Much to the lament of Lt. Cmdr. Greenbacker and the rest of his crew, Lloyd E. Acree, rather than being allowed to return home, was selected for a post-war assignment in the Pacific. “All of our men wanted to get home to their loved ones,” Greenbacker recalled in the ship’s war history, “and it was sometimes difficult for them to realize how necessary those post-war assignments were for a speedy and safe demobilization.” To support the air traffic necessary for demobilization, the escort ship began conducting weather patrols, steaming from Hollandia to Manila (7–12 October 1945); Manila to Okinawa (9–17 November); Okinawa to Manila (20–28 November); and finally Manila to Samar (19–21 December).

Lloyd E. Acree’s weather patrols concluded in early February 1946, and on the15th, the escort ship got underway from Samar and steamed to Tsingtao [Qingdao], China. She arrived in the vicinity of that fabled port city on 20 February and then spent the next several months operating in the Yellow and East China Seas supporting Chinese Nationalist forces in their civil war with Chinese Communist forces. During this period, she steamed from Tsingtao to Shanghai, China (27 March) and then from Shanghai back to Tsingtao (1–5 April).

Lt. Cmdr. Greenbacker noted in his war history of the escort ship Lloyd E. Acree that “It was a happy day for all hands when, on the 15th of April, the Acree [sic] hoisted her homeward bound pennant and set sail for the United States.” On her voyage home, the escort ship traveled via Guam (20 April), Eniwetok Atoll, Marshalls (24 April), and Pearl Harbor (1 May), at last arriving at San Diego, Calif., on 11 May 1946.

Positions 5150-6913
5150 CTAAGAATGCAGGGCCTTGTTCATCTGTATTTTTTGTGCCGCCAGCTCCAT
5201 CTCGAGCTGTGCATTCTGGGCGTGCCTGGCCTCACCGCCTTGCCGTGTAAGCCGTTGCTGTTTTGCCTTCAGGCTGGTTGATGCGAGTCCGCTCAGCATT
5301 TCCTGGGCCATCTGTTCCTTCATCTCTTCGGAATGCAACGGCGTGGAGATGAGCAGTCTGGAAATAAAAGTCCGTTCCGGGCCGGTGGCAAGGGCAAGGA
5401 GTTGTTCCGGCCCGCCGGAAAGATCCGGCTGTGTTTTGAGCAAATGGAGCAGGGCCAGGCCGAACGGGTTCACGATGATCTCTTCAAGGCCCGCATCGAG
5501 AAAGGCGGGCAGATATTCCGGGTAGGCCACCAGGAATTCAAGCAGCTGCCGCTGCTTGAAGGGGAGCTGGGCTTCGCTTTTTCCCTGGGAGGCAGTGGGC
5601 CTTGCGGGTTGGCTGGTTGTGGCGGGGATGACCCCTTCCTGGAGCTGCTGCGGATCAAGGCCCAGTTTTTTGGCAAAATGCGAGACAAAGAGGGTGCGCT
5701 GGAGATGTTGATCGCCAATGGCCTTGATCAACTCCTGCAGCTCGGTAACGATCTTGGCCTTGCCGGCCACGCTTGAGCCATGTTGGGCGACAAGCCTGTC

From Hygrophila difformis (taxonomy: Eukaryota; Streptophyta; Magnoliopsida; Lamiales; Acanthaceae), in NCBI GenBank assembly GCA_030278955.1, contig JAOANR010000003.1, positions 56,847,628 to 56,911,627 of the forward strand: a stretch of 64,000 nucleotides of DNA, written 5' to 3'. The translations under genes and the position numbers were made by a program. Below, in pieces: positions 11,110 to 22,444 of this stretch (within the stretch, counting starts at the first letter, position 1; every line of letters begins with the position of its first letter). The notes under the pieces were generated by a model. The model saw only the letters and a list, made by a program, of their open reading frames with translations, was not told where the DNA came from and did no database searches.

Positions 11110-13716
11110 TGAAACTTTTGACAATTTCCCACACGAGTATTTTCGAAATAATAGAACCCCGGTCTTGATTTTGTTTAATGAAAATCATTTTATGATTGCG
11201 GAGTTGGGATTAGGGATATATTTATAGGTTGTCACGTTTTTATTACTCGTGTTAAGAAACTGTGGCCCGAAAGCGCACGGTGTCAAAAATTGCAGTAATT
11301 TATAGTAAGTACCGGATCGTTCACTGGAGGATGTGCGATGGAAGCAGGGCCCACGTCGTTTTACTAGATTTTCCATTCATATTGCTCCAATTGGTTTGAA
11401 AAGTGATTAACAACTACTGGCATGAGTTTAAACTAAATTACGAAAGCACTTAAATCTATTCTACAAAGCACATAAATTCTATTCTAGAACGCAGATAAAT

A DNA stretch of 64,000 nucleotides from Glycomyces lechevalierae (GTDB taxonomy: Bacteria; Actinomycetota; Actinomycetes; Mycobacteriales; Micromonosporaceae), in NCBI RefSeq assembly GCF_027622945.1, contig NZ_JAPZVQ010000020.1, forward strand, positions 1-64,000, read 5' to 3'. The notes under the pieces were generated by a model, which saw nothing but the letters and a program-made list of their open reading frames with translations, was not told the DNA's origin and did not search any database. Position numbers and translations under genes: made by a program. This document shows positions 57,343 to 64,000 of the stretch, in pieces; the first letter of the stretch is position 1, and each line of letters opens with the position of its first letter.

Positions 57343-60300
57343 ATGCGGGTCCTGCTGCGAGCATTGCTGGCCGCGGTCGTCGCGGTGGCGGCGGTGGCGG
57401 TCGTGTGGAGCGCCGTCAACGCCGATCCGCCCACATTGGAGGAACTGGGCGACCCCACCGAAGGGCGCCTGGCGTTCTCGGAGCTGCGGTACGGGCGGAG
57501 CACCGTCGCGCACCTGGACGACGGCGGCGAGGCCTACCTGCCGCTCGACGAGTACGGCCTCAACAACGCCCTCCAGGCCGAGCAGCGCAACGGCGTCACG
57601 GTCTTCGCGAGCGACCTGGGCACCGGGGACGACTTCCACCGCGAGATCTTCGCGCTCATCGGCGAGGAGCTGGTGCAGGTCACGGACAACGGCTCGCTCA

With her arrival stateside Lloyd E. Acree’s veteran crew returned to their homes and just a few months later, on 10 October 1946, she was decommissioned at San Diego. On 20 November, of that same year, she was inactivated and joined the Pacific Reserve Fleet, berthing at Mare Island. On 28 March 1967, the escort ship moved from the Bethlehem Steel Company, San Francisco, Calif., to the Inactive Ship Maintenance Facility, Vallejo, Calif.

Lloyd E. Acree was stricken from the Naval Vessel Register on 15 Jan 1972. On 15 July 1973, ex-Lloyd E. Acree was sold to National Metal & Steel Corporation for scrapping.

Commanding Officers Dates of Command
Lt. Cmdr. John E. Greenbacker 1 August 1944–10 June 1946
Lt. (j.g.) Carl D. Ruetter 11 June 1946–10 September 1946

Jeremiah D. Foster

14 June 2019

Published: Mon Jun 17 07:45:33 EDT 2019